T he glinting emerald eyes of an apex predator. The sleek curves of a formidable reptile. Few brands have achieved the unmistakable recognition of Cartier’s panther and Bulgari’s serpent. A hallmark of heritage and craftsmanship, these iconic motifs encapsulate each brand’s unique essence, captivating the hearts of collectors and enthusiasts with their distinctive silhouettes, reborn year after year, collection after collection.
The panther has been a part of Cartier’s verbiage since the early 1900s, coming to fruition for the first time in 1914 by way of a Cartier timepiece dressed in diamonds and onyx. That same year, a postcard was released with a panther curled around the legs of a fashionably dressed woman, signifying the start of a now-iconic emblem for the brand. Jeanne Touissant had joined the brand a year prior, quickly becoming the director of Cartier Jewelry, and earning the moniker “La Panthère”, a nickname bestowed upon her by none other than Louis Cartier himself. Touissant urged her team to shift towards more tangible, visceral interpretations of the panther. Following its inception, the stately panther lay relatively dormant for 20 years, until, in 1948, the Duchess of Windsor was spotted wearing a glittering three dimensional Cartier Panthère. The first of its kind, but certainly not the last.
So how did it evolve into the enduring icon it is today? Toussaint's fascination with the majestic creature led her to create exquisite panther-inspired jewellery, capturing the grace, strength, and allure of the panther in every unique piece. It quickly found its way back on the wrists of the upper echelon in a multitude of precious metals and jewels. The Panthère bangle, emblazoned with iconic geometric rosettes, has been constantly reinvented throughout the years – the panther’s signature emerald eyes may also be accompanied by the likes of sapphires, diamonds and rubies in glittering feats of extravagance. In Important Jewels this July, Sotheby’s presents two yellow gold panthers, including one double-headed bangle with emerald eyes, and a diamond and emerald encrusted sautoir. Other Cartier designs take the opposite approach, where the panther moves in stealth. Panthère de Cartier, originally introduced in 1984, earns its name from its bracelet. The incredible fluidity of the design reflects the elegant, streamlined stride of the house’s iconic mascot.
The significance of the Cartier panther extends beyond its aesthetic appeal. It represents a spirit of independence and confidence, while its frequent and constant use across designs have seen it grow and evolve with the brand, bringing the house’s vision and DNA through the decades from the early 20th century to today.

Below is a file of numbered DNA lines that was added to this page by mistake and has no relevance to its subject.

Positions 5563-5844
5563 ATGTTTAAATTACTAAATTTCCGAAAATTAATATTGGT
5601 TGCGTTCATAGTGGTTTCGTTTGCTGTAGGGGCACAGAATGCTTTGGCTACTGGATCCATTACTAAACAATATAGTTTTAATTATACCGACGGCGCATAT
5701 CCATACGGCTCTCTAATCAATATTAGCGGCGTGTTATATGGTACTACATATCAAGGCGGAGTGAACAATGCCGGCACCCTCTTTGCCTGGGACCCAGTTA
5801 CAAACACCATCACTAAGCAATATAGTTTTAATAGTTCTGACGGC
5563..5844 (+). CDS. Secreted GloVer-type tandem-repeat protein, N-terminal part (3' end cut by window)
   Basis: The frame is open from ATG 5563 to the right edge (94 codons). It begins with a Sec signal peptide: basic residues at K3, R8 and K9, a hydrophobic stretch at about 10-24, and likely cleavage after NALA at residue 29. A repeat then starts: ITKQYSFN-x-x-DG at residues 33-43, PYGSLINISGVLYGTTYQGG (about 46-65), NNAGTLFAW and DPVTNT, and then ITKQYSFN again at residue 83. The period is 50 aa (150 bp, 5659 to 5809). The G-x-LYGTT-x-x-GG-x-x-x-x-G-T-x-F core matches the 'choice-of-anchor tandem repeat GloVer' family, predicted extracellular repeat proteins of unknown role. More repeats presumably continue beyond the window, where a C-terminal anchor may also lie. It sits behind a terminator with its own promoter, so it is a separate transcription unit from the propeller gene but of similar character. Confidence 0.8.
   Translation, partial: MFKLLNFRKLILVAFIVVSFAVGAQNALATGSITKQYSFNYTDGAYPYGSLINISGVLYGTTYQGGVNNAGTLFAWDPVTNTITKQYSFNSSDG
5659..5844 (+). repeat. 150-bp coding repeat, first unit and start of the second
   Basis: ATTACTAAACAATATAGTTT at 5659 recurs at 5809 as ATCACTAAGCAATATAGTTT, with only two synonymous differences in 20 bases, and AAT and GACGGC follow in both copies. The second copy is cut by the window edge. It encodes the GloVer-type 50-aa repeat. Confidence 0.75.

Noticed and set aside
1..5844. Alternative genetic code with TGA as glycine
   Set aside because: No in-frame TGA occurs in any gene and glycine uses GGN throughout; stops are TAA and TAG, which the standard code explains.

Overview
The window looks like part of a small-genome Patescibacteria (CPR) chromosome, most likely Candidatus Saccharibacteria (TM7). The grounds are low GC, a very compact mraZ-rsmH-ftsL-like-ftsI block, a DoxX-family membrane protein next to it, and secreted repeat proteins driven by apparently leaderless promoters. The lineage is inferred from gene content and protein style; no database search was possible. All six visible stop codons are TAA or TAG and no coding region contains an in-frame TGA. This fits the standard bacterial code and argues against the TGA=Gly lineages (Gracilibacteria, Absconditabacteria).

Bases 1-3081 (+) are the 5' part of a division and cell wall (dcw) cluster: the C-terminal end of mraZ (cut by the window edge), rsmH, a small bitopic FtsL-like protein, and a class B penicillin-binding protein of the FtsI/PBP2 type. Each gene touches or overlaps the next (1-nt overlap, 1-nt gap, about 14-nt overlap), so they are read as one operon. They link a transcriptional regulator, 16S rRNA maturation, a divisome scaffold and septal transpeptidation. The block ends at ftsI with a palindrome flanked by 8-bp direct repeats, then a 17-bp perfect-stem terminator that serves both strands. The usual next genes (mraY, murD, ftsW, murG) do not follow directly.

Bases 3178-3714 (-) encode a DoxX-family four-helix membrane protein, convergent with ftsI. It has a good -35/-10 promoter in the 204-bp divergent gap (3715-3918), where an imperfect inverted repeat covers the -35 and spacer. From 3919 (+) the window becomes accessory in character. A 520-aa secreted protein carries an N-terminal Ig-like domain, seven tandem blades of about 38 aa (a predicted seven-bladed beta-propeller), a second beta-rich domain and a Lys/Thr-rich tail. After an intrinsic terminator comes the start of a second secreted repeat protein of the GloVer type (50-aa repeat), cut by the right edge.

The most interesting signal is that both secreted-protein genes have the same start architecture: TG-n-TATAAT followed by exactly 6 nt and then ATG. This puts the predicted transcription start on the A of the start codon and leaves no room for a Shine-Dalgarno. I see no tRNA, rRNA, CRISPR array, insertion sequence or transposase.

Another renowned house motif can be found in Bulgari’s Serpenti, an emblem that, too, has gone through its fair share of evolution and metamorphoses. Almost 35 years after Bulgari began creating jewellery, did they establish their now signature serpent. Nodding to Roman and Greek mythology, the brand was also undoubtedly influenced by the Egyptian queen Cleopatra, who famously donned snake motifs and jewellery throughout her reign. Indeed, legendary actress Elizabeth Taylor played a part in its claim to fame, who was seen wearing the Bulgari Serpent design while filming for Cleopatra in Rome in 1962. Its superstar status was further cemented after it was worn by the likes of Sophia Lore and Anna Magnani. Today, the sultry serpent can be found meandering on the arms and decolletage of house ambassadors Zendaya, Anne Hathaway, Blackpink’s Lisa and Priyanka Chopra, each of whom bring a fresh, dynamic perspective to the brand’s heritage and classic motifs.
Arguably the most recognisable serpent pieces are those that meander up the arm, coiling around the wrist to become one with the wearer. Using a technique called Turbogas, the flexible serpent bracelet wraps around the wrist, with some designs blending the allure of a serpent with the functionality of a timepiece. The serpent's head, adorned with precious gemstones, conceals a hidden watch dial. Among the pieces presented by Sotheby’s this season will be a yellow gold Serpenti necklace emblazoned with diamonds alongside two Serpenti bracelets, one of which is accented with rubies, diamonds and colour-blocked scales, while the other is a coiled snake cuff in contrasting black onyx and yellow gold.
Over the years, Bulgari has continued to explore the serpent motif, with one iconic timepiece, the Twirl, utilising the Turbogas technique to coil around the arm up to seven times. A Serpenti Turbogas Twirl will be on going on the block at Sotheby’s, in a contrasting 18k pink gold and steel design. Bulgari is known for its juxtaposition of metals to create bold designs that very much fall in line with the sophisticated Bulgari grammar and daring house codes.
In today’s world of luxury, there is little that can outweigh the value of exemplary brand heritage. Each Cartier Panthère and Bulgari Serpenti is bedazzled with a story, imbued with tradition, and will each etch its indelible marks in the annals of jewellery history. Two enduring icons, forever unchanged, yet always in flux.